It somehow doesn’t seem possible, but in 2017, Hines Ward will be eligible to be voted into the NFL Hall of Fame. What’s even harder to believe, is that there are those who suggest that his credentials may not be Hall of Fame worthy. Ward finished his career with 1,000 receptions, which were good for 12,083 yards and 85 touchdowns. He is a two time Super Bowl champion and the MVP of Super Bowl XL. On top of those stats, Hines Ward just might be the best blocking wide receiver in NFL history as well. So good in fact, that the NFL changed the rules for what was considered a legal block, shortly after Hines knocked, Bengals linebacker Keith Rivers, unconscious, breaking his jaw in the process. Ward’s other knockout victims also include Willis McGahee, Rod Woodson and Ed Reed. For those who continue to say Hines Ward is not a Hall of Fame wide receiver, they just don’t have a clue.
Unlike high profile receivers such as Jerry Rice, Terrell Owens, and Marvin Harrison, who all played in explosive, passing dominated offenses, Ward played in an offense which featured a smashmouth running game led by Jerome Bettis. While the above named receivers had Joe Montana, Steve Young, and Peyton Manning throwing them the ball, Ward was catching passes from guys like Kordell Stewart, Mike Tomczak, Kent Graham, Tee Martin and Tommy Maddox, for the first half of his career. Even though he had Ben Roethlisberger as his quarterback from 2004 on, the offense was still run dominated for the most part. Coming from the style of offense that he did, it gives Ward somewhat of an advantage, because he has a better all around game than most of the big name receivers of his, or almost any era. Hines Ward is currently one of only 13 receivers in NFL History to have finished their career’s with 1,000 or more receptions. He finished with 8 more receptions than Randy Moss, and his 85 touchdown catches tie him with Paul Warfield and Lance Alworth. Two questions that should be asked are, how many of those high profile receivers would have thrived in the Steelers offense the way Hines did?, and, how many of them would have matched his production?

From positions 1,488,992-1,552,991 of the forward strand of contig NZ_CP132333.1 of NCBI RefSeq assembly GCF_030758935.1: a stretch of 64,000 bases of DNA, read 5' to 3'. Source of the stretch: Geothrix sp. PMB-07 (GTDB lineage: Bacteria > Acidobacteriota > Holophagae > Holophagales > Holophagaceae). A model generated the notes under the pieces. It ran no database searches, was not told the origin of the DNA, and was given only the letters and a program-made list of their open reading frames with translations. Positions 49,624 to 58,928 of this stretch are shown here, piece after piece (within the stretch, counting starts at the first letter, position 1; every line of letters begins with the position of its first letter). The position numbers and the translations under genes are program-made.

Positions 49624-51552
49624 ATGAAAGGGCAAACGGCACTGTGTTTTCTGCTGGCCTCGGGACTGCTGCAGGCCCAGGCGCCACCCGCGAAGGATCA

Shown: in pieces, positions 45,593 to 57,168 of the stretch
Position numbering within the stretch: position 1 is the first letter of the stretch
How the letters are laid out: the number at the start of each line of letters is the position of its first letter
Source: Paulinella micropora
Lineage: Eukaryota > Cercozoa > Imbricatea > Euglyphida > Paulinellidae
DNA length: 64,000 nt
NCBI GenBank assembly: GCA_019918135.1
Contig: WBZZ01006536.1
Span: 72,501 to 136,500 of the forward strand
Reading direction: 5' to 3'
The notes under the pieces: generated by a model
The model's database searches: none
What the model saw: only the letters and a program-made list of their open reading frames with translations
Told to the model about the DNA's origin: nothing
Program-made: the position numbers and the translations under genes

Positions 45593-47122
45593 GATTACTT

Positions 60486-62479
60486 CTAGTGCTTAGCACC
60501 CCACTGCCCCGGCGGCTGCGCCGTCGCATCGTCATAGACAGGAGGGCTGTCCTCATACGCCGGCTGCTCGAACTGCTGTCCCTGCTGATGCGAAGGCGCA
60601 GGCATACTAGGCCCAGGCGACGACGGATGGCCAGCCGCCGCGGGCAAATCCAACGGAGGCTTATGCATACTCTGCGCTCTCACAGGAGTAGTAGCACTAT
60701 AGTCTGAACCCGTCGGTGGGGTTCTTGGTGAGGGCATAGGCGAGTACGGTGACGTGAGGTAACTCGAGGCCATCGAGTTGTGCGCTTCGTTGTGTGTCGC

While it’s not quite fair to judge Hines Ward’s numbers against those of Rice, Owens or Harrison, because of the passing offenses they played in, there are two Hall of Fame receivers that provide a more fair comparison for Hines, Lynn Swann and John Stallworth. Like Hines, both Swann and Stallworth played in run oriented offenses for most of their careers with the exception of 78-80, when the Mel Blount rule helped open up the offense. Swann and Stallworth had Bradshaw, while Ward had Ben. Swann and Stallworth were good blocking receivers for Franco, while Ward blew up defenders in support of the Bus. Swann and Stallworth won four Super Bowls in four trips. Hines won two Super Bowls in three trips. As closely as the careers of these receivers parallel one another, Ward’s numbers, compared to Swann and Stallworth’s, will validate his Hall of Fame credentials. Since Lynn Swann only played in the NFL for nine seasons, we’ll look at the best 9 consecutive years for John Stallworth and Hines, to compare all three receivers. For Swann, it covers his career from 74-82, for Stallworth it covers 79-87, and Ward from 01-09.
Over Lynn Swann’s nine year career, he came up with many highlight reel moments, including his iconic catches on the biggest stage, which helped him earn his Gold Jacket. Over the course of his nine year career, he averaged 37 receptions a year, 606 yards and 5 touchdowns. Swann’s partner in crime, on the other side of the field, had his best nine seasons from 79-87. During that time, Stallworth had to deal with some pretty bad quarterback play himself, much like Ward in his early years. Over that period of time, Stallworth averaged 45 catches, 704 yards and 3 touchdowns per season. How does Hines Ward and his best nine seasons compare to Swann and Stallworth’s? From 2001-2009, Hines Ward did his finest work. Besides delivering four knockout blows during that time, Hines caught a few balls as well. During those nine seasons, Hines had a yearly average of 85 receptions, 1,043 yards and 7 touchdowns. During his nine year period, Stallworth had Swann and Louis Lipps while Ward had Plaxico Burress and Santonio Holmes. Ward’s nine year numbers compared to those of two all-time greats show that he belongs in Canton with them. To those who still say that Hines Ward is not a Hall of Fame receiver, Hines is a Hall of Fame football player who played the wide receiver position. He also just might be the one of the best all around receivers to ever play the game. While he may not be a first ballot electee, Hines Ward is more than worthy of induction into the Pro Football Hall of Fame.